Five days before Mrs. Clinton’s announcement, her top advisers were divided about what she should do, with some fearing that opposition to the trade pact would look like a blatant “flip-flop.”

On October3, 2015, Clinton advisor Ron Klain wrote Jake Sullivan with the following advice:

She has to be for TPP*. She called it the “gold standard” of trade agreements. I think opposing that would be a huge flip flop. She can say that as President she would work to change it. She can say that it can be better. But I think she should support it.

That produced the following reply from Jake Sullivan, the Clinton campaign’s top foreign policy advisor: ”I agree with you on TPP but others (including on this email!) feel strongly to the contrary.” The exchange ends with campaign manager Robby Mook noting that labor wouldn’t stand for her endorsing the trade deal.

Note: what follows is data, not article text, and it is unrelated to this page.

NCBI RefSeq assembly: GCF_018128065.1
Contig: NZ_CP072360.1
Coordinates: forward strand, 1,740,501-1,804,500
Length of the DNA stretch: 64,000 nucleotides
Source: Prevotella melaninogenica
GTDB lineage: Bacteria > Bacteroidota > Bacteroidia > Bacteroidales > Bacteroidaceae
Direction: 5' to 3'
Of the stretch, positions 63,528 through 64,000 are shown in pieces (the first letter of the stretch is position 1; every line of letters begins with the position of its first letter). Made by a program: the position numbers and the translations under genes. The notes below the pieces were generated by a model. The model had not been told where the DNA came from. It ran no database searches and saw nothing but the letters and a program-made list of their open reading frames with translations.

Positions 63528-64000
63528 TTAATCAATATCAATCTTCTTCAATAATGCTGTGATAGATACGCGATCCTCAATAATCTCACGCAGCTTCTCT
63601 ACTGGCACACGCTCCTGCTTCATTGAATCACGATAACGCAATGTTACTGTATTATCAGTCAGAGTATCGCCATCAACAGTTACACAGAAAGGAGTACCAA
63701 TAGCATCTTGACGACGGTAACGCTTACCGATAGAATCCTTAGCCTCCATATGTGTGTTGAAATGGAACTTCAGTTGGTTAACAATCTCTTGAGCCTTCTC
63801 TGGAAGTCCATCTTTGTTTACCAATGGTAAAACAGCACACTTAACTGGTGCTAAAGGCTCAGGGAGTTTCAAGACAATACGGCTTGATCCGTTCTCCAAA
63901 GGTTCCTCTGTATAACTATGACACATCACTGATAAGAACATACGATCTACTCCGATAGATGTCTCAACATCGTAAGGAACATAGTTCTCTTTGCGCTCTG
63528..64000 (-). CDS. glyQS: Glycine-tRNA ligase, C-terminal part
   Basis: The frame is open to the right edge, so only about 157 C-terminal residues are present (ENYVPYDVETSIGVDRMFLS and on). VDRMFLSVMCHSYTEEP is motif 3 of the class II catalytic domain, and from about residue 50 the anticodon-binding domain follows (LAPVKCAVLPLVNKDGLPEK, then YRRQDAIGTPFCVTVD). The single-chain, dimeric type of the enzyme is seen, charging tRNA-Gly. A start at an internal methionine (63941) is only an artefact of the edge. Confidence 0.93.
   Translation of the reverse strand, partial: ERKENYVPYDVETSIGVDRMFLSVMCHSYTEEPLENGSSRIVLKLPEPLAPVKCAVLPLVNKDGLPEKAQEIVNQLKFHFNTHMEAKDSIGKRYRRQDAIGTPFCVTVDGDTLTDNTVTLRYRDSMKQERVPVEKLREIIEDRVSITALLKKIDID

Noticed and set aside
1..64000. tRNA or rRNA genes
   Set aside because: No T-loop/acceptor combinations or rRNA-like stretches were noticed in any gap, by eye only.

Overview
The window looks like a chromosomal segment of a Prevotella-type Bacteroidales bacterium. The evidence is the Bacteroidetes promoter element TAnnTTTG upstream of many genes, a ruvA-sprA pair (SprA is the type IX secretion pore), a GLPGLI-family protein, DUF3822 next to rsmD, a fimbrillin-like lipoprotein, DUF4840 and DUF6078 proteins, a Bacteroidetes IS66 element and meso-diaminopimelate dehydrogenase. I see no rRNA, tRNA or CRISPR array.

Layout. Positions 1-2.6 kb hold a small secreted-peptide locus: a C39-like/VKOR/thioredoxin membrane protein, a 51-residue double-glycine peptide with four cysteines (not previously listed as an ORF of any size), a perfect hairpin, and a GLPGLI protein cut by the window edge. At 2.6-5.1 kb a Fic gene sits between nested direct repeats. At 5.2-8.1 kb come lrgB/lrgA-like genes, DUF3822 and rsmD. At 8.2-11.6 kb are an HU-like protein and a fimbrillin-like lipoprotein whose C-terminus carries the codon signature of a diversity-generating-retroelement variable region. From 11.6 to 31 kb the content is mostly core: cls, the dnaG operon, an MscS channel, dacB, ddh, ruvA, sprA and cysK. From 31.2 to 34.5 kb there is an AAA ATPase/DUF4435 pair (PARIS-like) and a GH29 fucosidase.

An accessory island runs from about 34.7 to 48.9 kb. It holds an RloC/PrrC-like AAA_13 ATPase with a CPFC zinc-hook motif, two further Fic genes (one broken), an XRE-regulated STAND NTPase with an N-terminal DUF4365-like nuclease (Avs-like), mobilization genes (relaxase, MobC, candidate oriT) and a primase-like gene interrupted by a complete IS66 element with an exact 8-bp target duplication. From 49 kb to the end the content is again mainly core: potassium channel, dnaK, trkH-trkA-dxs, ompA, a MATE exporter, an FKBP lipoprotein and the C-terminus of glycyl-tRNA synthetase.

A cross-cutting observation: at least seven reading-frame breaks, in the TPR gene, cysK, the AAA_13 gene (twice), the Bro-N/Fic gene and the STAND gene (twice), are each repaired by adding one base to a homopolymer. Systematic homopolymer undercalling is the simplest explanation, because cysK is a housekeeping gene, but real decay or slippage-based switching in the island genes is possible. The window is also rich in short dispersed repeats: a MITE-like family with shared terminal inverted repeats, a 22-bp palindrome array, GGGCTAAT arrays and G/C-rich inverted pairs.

TPP would be lethal with labor. We’d loose [sic] Afscme and likely SEIU as well.” As the WSJ points out, that calculation apparently carried the day.

To be sure, the TPP came up during the last debate in Las Vegas, where Hillary Clinton said the following about the trade deal: “Well, first, let me say, number one, when I saw the final agreement for TPP, I said I was against it. She added that “it didn’t meet my test. I’ve had the same test. Does it create jobs, raise incomes and further our national security? I’m against it now. I’ll be against it after the election. I’ll be against it when I’m president.”

What she really meant is that she had realized that backing her previous stance, and supporting the TPP, would likely cost her millions of union votes. The irony, however, is that if Hillary is elected president, she will almost certainly revert back to some TPP formulation, especially since it is in the best interest of big business.